Of Montreal: Paralytic Stalks

Of Montreal’s latest record, Paralytic Stalks, makes for great spaceship music. The record has a sonic quality that brings to mind the Big Bang (yes, the beginning of the universe). Explosions of abstract, spacey sounds echo and blare throughout, from screechy vocals and guitars to noises wholly extraterrestrial and unidentifiable.
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Dr. Dog: Be the Void

Dr. Dog pulls it off again. Six albums deep, the band picks up where their 2010 release, Shame, Shame, left off and gives us Be the Void. With a tendency to experiment, or more so, let their style evolve with age, Dr. Dog departs further from their psychedelic harmonies and
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Lana Del Rey: Born to Die

Lana Del Rey wants you to own her, love her, objectify her, abuse her and worship her. Now, there’s enough here — in her image, her music and the backlash it’s all received — for a whole team of pop culture critics, feminists and intellectuals to fuss about, but, all
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Imperial Teen: Feel the Sound

After five years since their last studio release, local pop-rockers Imperial Teen have come back with full, bubbly fury. Whether you’ve been a fan since the ’90s, or have just discovered the eccentric group, Feel the Sound will draw you in with its catchy guitar riffs and the pop-glossed vocals
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The Internet: Purple Naked Ladies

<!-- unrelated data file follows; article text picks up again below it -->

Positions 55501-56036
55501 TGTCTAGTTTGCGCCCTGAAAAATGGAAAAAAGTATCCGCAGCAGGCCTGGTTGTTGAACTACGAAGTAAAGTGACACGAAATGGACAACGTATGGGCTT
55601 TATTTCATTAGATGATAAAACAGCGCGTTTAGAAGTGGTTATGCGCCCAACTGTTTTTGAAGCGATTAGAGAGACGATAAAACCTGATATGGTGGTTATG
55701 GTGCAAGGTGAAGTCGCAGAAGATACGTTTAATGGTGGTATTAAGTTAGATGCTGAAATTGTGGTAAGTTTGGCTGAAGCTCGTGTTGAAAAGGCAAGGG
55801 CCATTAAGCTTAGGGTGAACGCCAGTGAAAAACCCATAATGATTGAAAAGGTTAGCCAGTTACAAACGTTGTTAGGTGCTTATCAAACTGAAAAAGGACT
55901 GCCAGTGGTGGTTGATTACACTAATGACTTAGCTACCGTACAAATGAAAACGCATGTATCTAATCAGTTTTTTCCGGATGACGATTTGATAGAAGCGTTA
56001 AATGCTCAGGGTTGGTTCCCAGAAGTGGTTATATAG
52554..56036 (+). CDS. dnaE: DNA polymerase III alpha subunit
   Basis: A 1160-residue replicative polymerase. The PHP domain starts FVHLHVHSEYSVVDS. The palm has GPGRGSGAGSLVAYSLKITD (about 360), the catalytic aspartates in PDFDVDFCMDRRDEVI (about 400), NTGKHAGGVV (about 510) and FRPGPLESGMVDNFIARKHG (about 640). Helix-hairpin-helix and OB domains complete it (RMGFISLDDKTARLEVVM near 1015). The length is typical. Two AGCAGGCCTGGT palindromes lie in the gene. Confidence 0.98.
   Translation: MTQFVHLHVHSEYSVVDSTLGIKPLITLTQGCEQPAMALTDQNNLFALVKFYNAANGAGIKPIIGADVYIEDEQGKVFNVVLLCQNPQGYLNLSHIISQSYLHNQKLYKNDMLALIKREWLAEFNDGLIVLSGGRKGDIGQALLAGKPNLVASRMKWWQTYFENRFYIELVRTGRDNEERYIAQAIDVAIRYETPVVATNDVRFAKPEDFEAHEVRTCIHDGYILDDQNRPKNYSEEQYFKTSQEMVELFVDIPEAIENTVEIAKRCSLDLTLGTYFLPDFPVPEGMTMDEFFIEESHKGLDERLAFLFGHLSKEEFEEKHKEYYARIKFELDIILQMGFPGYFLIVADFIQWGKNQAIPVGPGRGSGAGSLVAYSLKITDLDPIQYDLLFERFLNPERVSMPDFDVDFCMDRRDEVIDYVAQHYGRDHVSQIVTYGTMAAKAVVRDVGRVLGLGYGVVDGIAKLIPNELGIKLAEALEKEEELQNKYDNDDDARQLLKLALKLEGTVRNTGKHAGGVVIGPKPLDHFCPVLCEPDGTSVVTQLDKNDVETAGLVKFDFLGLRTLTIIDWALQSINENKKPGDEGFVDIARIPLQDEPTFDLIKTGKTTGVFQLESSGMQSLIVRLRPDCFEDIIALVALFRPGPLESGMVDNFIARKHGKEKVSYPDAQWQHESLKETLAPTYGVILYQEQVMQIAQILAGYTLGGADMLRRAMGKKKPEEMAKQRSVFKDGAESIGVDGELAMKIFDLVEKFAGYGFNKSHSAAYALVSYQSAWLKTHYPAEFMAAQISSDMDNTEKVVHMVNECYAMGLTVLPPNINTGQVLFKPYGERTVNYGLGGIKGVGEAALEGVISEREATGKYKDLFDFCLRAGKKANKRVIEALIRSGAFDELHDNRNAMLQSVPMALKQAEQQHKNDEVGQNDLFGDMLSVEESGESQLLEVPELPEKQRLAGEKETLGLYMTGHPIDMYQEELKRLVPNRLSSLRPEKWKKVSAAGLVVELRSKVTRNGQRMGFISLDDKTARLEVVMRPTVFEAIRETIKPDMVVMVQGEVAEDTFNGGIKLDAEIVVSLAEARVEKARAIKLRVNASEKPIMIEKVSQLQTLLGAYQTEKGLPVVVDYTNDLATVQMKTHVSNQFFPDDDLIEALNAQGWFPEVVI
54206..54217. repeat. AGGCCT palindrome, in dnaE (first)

As ambient hip-hop continues to rise out of uncharted wavelengths and into a popular genre of its own, The Internet serve as a prime example of this recent uprising. With their debut album, Purple Naked Ladies, the digital duo have tastefully combined hip-hop and soul in a soothing record —
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First Aid Kit: The Lion’s Roar

Out of the Scandinavian woodlands comes a true-blue American country album from Swedish sister singer-songwriters First Aid Kit. The young Johanna and Klara Soderberg hail from Stockholm, but recorded their sophomore effort, The Lion’s Roar, in Omaha, Nebraska. The change of scenery marks not a stylistic departure, but a richer
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Steve Aoki: Wonderland

In recent years, Steve Aoki has risen to become a household name in the world of electro house music. Celebrated by ravers and pop crowds alike, Aoki has now managed to build up anticipation even higher than usual with a new album stock-full of exciting collaborations. With the likes of
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Gonjasufi: MU.ZZ.LE

If you were to try and recreate the sonic emissions of artist Sumach Ecks, better known as Gonjasufi, your best bet would be to lock a Tibetan monk in a room with only a beat-mixer, a microphone and a few tabs of acid. After the schizophrenically awesome album A Sufi
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Bombay Bicycle Club: A Different Kind of Fix

At last, an indie band has got it right. Considering all the monotonous droning one must sift through in the current indie scene (which has degenerated into banality), it’s good to know that there’s a group capable of capturing real emotions within a characteristically indie sound. With their third studio
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The Big Pink: Future This

You might have heard of The Big Pink from the catchy single “Dominos” off of their first album, A Brief History of Love. This track had a brief surge of mainstream attention when it was sampled in Nicki Minaj’s “Girls Fall Like Dominoes,” and, like most of this British duo’s
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